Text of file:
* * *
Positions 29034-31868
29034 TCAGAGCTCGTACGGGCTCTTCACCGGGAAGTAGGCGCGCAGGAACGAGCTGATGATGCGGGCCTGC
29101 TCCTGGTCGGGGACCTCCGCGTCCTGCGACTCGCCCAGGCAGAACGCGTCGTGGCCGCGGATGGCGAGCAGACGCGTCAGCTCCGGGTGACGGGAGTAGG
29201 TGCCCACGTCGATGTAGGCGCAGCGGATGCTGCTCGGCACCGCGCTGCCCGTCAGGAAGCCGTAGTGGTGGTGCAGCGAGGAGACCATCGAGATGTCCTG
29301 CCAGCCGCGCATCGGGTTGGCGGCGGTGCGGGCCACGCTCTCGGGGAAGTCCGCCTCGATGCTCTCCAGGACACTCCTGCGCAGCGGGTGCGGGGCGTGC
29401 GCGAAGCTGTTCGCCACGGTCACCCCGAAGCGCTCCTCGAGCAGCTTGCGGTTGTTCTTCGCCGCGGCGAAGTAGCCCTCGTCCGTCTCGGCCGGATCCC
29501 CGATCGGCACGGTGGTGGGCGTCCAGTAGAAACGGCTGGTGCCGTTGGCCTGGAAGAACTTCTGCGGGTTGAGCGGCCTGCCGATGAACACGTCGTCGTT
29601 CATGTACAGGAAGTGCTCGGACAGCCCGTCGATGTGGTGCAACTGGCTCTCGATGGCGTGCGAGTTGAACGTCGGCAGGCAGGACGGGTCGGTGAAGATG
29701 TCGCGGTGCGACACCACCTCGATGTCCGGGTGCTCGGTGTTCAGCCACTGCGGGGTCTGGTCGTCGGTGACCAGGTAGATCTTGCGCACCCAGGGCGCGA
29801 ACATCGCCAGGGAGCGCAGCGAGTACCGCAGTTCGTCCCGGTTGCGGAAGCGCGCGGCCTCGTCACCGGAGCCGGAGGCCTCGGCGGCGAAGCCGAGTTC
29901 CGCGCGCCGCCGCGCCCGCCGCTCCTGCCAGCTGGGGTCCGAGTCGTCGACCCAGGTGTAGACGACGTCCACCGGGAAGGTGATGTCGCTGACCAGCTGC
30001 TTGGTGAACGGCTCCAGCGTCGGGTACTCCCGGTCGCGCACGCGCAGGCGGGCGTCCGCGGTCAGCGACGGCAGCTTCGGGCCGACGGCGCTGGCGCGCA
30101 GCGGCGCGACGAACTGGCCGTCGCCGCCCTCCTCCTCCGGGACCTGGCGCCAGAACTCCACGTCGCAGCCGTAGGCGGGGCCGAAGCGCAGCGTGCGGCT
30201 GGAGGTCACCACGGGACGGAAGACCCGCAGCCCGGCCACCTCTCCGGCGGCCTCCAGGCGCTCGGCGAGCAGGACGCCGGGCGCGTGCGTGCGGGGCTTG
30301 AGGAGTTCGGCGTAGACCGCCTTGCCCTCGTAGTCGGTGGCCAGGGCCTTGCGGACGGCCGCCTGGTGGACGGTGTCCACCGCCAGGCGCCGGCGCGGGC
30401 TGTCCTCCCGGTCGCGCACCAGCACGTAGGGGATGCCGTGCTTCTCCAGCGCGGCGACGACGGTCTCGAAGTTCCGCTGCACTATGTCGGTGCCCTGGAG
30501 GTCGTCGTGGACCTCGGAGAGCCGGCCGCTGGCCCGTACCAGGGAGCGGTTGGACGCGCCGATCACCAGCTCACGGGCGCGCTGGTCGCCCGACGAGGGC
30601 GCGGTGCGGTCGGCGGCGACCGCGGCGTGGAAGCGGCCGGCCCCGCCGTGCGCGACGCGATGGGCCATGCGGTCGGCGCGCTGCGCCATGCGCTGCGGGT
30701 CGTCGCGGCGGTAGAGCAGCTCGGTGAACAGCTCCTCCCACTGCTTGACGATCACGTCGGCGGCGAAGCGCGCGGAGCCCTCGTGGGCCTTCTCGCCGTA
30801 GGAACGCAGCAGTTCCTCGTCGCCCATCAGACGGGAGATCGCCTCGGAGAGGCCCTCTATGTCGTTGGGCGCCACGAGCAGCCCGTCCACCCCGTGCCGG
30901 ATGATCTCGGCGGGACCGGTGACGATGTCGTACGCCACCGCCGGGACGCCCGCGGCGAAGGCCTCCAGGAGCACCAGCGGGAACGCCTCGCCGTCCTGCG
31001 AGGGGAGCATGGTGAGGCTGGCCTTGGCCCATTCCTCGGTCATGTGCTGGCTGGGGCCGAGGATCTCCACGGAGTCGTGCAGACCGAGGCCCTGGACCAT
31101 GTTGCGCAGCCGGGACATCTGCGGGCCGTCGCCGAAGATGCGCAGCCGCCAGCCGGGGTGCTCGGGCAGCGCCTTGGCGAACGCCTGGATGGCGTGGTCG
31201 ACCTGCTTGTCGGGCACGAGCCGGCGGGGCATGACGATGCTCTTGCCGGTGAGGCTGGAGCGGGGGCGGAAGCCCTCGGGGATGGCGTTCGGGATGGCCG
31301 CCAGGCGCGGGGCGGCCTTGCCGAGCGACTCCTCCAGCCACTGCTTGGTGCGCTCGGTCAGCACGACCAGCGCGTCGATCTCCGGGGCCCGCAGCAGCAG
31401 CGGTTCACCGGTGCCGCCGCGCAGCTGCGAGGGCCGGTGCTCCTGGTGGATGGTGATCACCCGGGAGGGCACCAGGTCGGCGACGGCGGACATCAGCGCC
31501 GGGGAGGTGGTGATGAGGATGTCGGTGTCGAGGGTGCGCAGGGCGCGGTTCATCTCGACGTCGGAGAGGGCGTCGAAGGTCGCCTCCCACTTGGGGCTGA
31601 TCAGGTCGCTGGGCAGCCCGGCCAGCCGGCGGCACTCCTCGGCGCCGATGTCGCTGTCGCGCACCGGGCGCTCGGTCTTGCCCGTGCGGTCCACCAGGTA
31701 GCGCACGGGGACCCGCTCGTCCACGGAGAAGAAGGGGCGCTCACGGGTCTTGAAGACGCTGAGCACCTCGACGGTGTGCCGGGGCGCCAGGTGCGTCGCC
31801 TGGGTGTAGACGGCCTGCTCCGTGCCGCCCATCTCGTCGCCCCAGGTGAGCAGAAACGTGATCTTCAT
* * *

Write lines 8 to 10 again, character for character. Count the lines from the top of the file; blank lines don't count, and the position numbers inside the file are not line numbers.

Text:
29601 CATGTACAGGAAGTGCTCGGACAGCCCGTCGATGTGGTGCAACTGGCTCTCGATGGCGTGCGAGTTGAACGTCGGCAGGCAGGACGGGTCGGTGAAGATG
29701 TCGCGGTGCGACACCACCTCGATGTCCGGGTGCTCGGTGTTCAGCCACTGCGGGGTCTGGTCGTCGGTGACCAGGTAGATCTTGCGCACCCAGGGCGCGA
29801 ACATCGCCAGGGAGCGCAGCGAGTACCGCAGTTCGTCCCGGTTGCGGAAGCGCGCGGCCTCGTCACCGGAGCCGGAGGCCTCGGCGGCGAAGCCGAGTTC